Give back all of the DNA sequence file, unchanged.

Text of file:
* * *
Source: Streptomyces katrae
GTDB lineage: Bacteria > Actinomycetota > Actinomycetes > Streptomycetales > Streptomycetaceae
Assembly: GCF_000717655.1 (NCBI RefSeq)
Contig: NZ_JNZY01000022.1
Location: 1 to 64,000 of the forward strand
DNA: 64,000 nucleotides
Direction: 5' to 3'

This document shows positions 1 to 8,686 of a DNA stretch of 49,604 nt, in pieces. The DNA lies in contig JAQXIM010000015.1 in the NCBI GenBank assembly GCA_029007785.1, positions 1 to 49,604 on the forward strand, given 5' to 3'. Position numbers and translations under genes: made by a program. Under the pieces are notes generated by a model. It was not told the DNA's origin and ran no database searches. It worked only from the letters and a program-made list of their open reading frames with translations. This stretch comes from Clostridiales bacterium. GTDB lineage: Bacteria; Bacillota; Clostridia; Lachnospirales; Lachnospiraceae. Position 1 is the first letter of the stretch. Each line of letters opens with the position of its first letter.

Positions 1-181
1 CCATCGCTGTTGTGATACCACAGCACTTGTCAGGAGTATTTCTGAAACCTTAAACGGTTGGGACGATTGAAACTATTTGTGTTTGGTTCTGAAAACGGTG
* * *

Source: Streptomyces katrae
GTDB lineage: Bacteria > Actinomycetota > Actinomycetes > Streptomycetales > Streptomycetaceae
Assembly: GCF_000717655.1 (NCBI RefSeq)
Contig: NZ_JNZY01000022.1
Location: 1 to 64,000 of the forward strand
DNA: 64,000 nucleotides
Direction: 5' to 3'

This document shows positions 1 to 8,686 of a DNA stretch of 49,604 nt, in pieces. The DNA lies in contig JAQXIM010000015.1 in the NCBI GenBank assembly GCA_029007785.1, positions 1 to 49,604 on the forward strand, given 5' to 3'. Position numbers and translations under genes: made by a program. Under the pieces are notes generated by a model. It was not told the DNA's origin and ran no database searches. It worked only from the letters and a program-made list of their open reading frames with translations. This stretch comes from Clostridiales bacterium. GTDB lineage: Bacteria; Bacillota; Clostridia; Lachnospirales; Lachnospiraceae. Position 1 is the first letter of the stretch. Each line of letters opens with the position of its first letter.

Positions 1-181
1 CCATCGCTGTTGTGATACCACAGCACTTGTCAGGAGTATTTCTGAAACCTTAAACGGTTGGGACGATTGAAACTATTTGTGTTTGGTTCTGAAAACGGTG